I once came across a fishing trawler where the table in the mess had been sawn in half and made into two. It turned out that the skipper was a member of an extreme Christian denomination that believed that members should not eat with non-members. His son, a non-member, was amongst the rest of the vessel’s crew. Making one table into two was the way his father got around the issue. Not quite perhaps in the spirit of the table fellowship which is so integral to the gospels! Jesus is often to be found at a table and was often criticised for the “unclean” company he kept (tax collectors and sinners!) He often told stories at the table, and often brought table fellowship into his stories. He uses it to underline the warmth and breadth of God’s loving welcome (“go out into the highways and byways….”) , to criticise those who held too narrow a view of who should be accepted as a fellow diner, or to emphasise the need for humility (“take the lowest place”) .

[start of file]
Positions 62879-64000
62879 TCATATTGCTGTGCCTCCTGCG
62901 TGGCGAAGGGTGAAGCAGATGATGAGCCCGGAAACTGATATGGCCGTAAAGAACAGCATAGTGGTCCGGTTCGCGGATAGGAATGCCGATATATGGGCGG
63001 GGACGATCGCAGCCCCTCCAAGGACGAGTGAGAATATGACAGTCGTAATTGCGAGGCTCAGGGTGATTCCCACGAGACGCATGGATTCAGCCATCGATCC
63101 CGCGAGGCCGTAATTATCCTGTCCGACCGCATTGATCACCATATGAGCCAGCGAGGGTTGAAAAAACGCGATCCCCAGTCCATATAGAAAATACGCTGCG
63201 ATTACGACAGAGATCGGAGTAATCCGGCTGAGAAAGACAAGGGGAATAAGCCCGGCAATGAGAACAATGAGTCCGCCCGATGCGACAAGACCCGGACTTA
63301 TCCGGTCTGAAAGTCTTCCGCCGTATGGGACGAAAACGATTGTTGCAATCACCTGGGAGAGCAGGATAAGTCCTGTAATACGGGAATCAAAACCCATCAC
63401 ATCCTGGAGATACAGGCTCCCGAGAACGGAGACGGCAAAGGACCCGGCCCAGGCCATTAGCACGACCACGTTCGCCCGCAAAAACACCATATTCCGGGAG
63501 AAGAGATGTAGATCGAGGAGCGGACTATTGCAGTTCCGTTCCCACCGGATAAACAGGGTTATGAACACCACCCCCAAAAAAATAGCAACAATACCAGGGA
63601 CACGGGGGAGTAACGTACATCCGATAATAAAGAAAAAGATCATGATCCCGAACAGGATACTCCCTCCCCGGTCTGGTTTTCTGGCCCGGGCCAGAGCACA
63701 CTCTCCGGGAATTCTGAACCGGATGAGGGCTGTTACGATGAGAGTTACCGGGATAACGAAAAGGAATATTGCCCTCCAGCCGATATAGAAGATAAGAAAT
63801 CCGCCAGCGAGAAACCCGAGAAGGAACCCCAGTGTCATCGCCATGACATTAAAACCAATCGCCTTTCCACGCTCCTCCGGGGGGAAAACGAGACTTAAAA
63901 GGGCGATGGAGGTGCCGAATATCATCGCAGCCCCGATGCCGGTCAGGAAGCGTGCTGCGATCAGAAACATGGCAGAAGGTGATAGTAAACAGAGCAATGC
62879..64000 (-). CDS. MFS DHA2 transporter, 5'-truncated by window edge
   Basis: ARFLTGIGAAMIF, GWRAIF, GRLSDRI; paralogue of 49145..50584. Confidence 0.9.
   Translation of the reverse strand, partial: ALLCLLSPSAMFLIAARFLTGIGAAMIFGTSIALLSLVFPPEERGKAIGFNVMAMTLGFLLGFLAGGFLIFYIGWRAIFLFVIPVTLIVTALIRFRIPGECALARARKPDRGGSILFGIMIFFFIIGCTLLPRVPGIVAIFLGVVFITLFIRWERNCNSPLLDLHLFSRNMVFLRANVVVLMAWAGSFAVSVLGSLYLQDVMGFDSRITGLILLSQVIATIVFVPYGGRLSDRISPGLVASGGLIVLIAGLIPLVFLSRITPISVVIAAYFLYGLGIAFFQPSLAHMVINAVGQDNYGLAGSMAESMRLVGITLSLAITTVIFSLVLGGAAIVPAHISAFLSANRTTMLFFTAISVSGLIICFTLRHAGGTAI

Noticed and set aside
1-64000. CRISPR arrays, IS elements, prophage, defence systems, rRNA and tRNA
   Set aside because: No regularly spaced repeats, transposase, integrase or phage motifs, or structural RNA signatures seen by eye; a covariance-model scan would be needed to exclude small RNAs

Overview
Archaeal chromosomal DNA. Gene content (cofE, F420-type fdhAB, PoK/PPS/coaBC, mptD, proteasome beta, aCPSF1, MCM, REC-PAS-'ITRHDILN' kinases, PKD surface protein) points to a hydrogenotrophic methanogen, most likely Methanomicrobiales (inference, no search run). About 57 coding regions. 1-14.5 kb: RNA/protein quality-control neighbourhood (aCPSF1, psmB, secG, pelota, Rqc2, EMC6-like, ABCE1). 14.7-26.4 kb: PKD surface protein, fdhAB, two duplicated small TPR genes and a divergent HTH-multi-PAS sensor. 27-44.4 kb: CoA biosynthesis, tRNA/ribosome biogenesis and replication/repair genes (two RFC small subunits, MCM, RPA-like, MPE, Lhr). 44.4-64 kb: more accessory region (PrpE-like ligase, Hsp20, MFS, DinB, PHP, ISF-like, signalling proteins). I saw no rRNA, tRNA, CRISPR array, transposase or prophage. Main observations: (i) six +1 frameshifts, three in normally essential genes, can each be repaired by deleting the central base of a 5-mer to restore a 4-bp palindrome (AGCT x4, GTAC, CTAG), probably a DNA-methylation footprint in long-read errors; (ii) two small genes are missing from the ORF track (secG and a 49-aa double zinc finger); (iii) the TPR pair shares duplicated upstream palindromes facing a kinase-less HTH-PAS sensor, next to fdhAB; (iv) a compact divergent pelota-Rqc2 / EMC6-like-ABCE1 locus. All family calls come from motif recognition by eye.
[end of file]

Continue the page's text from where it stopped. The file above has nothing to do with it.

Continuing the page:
Seafarers, like many migrant workers, are often left out on the fringes, forgotten and unappreciated by those they serve. If any are deserving of an honoured place around our metaphorical table, it is those men and women. Table fellowship in Jesus’ time was surrounded by hospitality rituals, like foot-washing. Many of our chaplains and volunteers are often warmly welcomed around the tables of seafarers when they visit ships. It is often in these contexts that the best conversations take place.
Seafarers understand the importance of sharing together at the table. I am proud that the ministry of The Mission to Seafarers is one of hospitality. It is hospitality which welcomes all, without judgement. We too have our hospitality rituals…welcoming centres, ship visiting, transport and the rest.
By the time this blog has come out, I will be in Australia sharing in table fellowship with our teams across Australia – and subsequently with our nine regional directors. I look forward to being there. MtS Australia has a very proud record of the best in hospitality – many seafarers have told me of the warm Australian welcome they have received. In doing so I believe the spirit of gospel table fellowship is very much alive.